5

The main problem with adding the baking powder last would be getting it evenly incorporated throughout the dough or batter. In the traditional methods where it is in the dry ingredients, it can be sifted or whisked evenly throughout the dry mixture which facilitates having it evenly distributed in the final batter. If you tried adding the powder to a ...


5

For all practical purposes, yes. Just don't let moisture get near them. Both are a single chemical compound which does not react with air. The only thing you have to worry about is entropy, and it will not do anything bad for the next few decades. It doesn't matter if you mix and use the day after buying or years later, unlike the mix, which ages because ...


4

My Tibetan friends make a yeast dough, then adds a little baking powder while rolling it out.This gives the steamed dumpling dough more resiliency.


4

The baking powder does very little to the roti. If you are making them to eat as soon as they are done, there is no need for baking powder. I assume you are asking about Indian-style chapatis, which are flat breads with no yeast leavening, very similar to flour tortillas. There are many publications that have studied the effects of chemical leavening ...


4

Chemical leaveners all work the same way. You have a basic salt (like sodium bicarbonate) and an acid (incorporated in baking powder, like cream of tartar, or coming from the dough itself, like a baking soda leavened cake with yoghurt in the batter). You have probably seen the reaction at some point in science class, but if not, go mix a teaspoonfull of ...


4

You can certainly make your own from the recipe given and it will not begin to react until both ingredients are present along with water, but the issue is that the smaller the quantities, the greater percentage wise the error you get for small measurement errors. Also, the recipe you have given is for a "single acting" baking powder which begins to ...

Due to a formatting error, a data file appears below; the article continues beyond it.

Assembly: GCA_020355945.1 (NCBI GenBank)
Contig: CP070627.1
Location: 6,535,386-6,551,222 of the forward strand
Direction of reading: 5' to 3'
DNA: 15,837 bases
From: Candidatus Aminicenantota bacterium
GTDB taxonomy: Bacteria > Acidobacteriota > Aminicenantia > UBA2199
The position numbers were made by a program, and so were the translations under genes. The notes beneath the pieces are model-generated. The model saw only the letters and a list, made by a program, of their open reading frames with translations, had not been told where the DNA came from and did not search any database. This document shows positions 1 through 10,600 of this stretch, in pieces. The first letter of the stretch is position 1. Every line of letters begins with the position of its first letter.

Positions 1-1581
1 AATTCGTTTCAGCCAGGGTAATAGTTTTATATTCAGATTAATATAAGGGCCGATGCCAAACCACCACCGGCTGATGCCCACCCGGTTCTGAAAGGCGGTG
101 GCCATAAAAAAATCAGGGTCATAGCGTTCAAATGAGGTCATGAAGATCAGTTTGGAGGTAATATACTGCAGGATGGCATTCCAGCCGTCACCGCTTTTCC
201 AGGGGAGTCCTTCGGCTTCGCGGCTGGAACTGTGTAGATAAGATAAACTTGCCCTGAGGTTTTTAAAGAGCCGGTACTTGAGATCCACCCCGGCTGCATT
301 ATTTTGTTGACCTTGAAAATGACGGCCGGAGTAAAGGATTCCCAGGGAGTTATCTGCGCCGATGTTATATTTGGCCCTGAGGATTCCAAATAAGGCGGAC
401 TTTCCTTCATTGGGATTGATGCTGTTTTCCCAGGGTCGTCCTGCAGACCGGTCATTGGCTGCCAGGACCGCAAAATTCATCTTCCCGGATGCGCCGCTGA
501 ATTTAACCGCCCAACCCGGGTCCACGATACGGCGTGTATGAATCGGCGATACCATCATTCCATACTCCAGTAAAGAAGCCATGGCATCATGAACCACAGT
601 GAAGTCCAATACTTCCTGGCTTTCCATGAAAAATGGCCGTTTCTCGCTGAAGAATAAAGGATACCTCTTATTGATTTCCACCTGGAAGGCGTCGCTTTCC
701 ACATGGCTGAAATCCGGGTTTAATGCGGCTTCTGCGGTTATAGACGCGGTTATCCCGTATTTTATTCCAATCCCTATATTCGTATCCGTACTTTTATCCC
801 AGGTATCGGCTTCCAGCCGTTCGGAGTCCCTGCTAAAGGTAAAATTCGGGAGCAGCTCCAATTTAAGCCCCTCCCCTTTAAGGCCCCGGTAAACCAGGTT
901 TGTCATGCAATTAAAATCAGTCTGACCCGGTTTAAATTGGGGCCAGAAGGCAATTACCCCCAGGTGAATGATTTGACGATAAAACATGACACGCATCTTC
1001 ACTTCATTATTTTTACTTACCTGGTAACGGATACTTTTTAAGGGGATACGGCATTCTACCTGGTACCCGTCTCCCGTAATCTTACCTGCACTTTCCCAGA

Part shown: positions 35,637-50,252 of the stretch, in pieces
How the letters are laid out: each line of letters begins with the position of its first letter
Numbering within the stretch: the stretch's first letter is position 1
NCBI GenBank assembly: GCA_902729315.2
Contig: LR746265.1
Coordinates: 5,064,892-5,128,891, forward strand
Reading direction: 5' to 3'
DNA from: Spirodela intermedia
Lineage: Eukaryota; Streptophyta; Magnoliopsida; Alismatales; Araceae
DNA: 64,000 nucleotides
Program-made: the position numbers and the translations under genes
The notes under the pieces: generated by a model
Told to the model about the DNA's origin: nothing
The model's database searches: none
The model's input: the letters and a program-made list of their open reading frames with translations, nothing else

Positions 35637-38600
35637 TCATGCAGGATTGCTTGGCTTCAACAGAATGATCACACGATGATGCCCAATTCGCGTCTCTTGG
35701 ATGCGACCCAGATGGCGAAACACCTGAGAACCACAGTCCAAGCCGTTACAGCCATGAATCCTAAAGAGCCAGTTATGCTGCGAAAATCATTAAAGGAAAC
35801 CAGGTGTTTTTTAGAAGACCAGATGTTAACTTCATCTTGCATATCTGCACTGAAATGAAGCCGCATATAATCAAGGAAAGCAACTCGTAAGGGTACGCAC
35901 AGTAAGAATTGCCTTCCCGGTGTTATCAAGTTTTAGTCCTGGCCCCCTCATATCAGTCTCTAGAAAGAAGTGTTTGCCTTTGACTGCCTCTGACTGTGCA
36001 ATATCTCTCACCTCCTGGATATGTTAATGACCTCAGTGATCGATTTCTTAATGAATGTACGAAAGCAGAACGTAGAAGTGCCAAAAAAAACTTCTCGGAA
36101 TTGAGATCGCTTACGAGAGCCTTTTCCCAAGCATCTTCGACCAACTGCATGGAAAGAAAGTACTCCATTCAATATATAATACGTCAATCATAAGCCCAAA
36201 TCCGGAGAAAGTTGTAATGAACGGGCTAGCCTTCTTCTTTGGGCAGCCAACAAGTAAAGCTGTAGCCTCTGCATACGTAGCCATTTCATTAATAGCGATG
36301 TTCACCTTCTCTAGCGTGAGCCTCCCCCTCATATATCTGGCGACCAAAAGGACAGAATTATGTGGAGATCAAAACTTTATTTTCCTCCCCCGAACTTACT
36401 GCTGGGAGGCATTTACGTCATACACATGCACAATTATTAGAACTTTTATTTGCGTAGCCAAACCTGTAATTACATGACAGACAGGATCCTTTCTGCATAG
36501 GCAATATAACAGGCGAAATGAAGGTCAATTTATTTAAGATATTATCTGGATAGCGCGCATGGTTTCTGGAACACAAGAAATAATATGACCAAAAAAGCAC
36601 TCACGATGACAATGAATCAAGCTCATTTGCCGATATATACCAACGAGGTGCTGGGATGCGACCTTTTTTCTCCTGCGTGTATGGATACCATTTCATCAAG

4

For baking, you may be able to find flour with leaveners already mixed in. Look for self-rising or self-raising flour. Note that in the US at least, self-rising flour also has salt added.


3

You might look at what the specific chemical agents are in your baking powder; it's possible that you have one that uses sodium acid pyrophosphate, which can leave a bitter taste. Some people avoid the various aluminum based ones, as they can give a metallic taste, but it's likely preferable to bitter. You can use baking soda and an acid, but it'll then be ...


3

Baking powder is like a fast-acting yeast; it is used to infuse air into baking mixtures by way of carbon dioxide bubbles, created by a base reacting to an acid. Baking power is made of three different parts: An acid A base A filler All three need to be dry powders that can be mixed together, common ingredients are cream of tartar (acid), baking soda ...


3

Rotis made at home don't have baking powder. I am sure the store bought ones use it to make the rotis extra soft and fluffy it is heats up.


3

You can make your own baking powder using baking soda, cornstarch, and cream of tartar. 1/4 tsp baking soda 1/2 tsp cream of tartar 1/4 tsp cornstarch That will give you one tsp baking powder. Increase as necessary. Also, if you don't have all those ingredients, you can use 3 measures of baking powder for every measure of baking soda, although you won't ...